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New Windows 11 update restores one-click browser choice, mostly

Windows 11 browser choice SettingsImage: Mark Hachman / IDG

Microsoft has finally solved its browser choice problem within Windows 11…sort of.

As Neowin noted, the most recent optional update to Windows 11 (build 2000.593, or KB5011563) includes a long list of bug fixes—but one new feature that it hides is the ability to finally set your default browser in one click. If you navigate to Windows 11’s Settings menu and then Windows Update, you may see it as an optional update at the moment. (The update will likely be added as a standard Windows 11 update at some point in the near future.)

As we noted in our original Windows 11 review, the inability to easily switch between browsers was a major flaw of Windows 11. Our list of the best browsers for Windows 11 assumes that you’ll be able to easily switch back and forth, and for free. Before now, Windows 11 forced you to assign a default browser to each file type: an HTML file, PDF file, and so on.

Mark Hachman / IDG

Now, under KB5011563, you can navigate to the Settings menu, then Apps > Default apps and select an app like Google Chrome. You should see a “Make Google Chrome your default browser” button at the top. Clicking it will change the default app for HTTP, HTTPS, HTM and HTML files to Chrome…and that’s it.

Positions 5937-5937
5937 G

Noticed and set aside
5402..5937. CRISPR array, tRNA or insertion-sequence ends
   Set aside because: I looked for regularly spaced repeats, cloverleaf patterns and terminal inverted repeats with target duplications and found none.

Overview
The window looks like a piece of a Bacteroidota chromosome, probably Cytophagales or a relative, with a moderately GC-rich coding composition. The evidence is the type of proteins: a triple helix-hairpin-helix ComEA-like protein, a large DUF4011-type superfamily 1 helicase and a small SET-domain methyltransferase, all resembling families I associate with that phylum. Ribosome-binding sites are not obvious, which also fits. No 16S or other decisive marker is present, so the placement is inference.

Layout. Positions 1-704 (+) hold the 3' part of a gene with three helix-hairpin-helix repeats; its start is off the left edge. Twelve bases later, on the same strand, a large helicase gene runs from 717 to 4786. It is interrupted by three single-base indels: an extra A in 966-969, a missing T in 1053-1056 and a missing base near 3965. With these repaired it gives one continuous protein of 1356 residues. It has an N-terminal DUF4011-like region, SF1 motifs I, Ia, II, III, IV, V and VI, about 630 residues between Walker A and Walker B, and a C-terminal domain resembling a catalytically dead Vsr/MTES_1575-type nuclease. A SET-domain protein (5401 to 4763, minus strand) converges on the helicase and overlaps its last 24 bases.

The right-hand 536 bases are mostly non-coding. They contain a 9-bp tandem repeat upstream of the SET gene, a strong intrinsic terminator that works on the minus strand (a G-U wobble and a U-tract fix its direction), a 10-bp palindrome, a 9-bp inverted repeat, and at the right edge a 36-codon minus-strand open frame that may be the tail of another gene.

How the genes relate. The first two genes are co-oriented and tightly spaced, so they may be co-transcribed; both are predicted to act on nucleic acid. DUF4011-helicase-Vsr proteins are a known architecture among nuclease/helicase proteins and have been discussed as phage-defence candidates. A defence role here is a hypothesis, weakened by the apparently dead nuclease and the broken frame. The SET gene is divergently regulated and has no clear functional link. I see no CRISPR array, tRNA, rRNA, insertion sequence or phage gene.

So, yes, Microsoft isn’t entirely switching your default browser—or, if it is, it’s defining “browser” as “mainly accessing websites”. Edge will still be the default browser for PDF files, FTP transfers, SHTML, and XHTML files. It’s the first file category—PDF files—where you’ll probably want to switch the default browser to Chrome. But if you do, Microsoft will throw up one of its detested ads in its place.

Mark Hachman / IDG

Remember, we’re actually in favor of ads promoting new features within Windows. This ad stands in the way of a legitimate user choice, and there’s really no reason for it. Leaving the default PDF file handler unchanged implies that Microsoft hopes to elevate the number of Edge’s monthly users by occasionally launching Edge to serve PDF files.

Still, many of the changes Microsoft has made to Windows 11 have been in response to consumers loudly demanding the return of features that Microsoft eliminated from Windows 11. Browser choice is one of those must-have options.

As PCWorld’s senior editor, Mark focuses on Microsoft news and chip technology, among other beats. He has formerly written for PCMag, BYTE, Slashdot, eWEEK, and ReadWrite.

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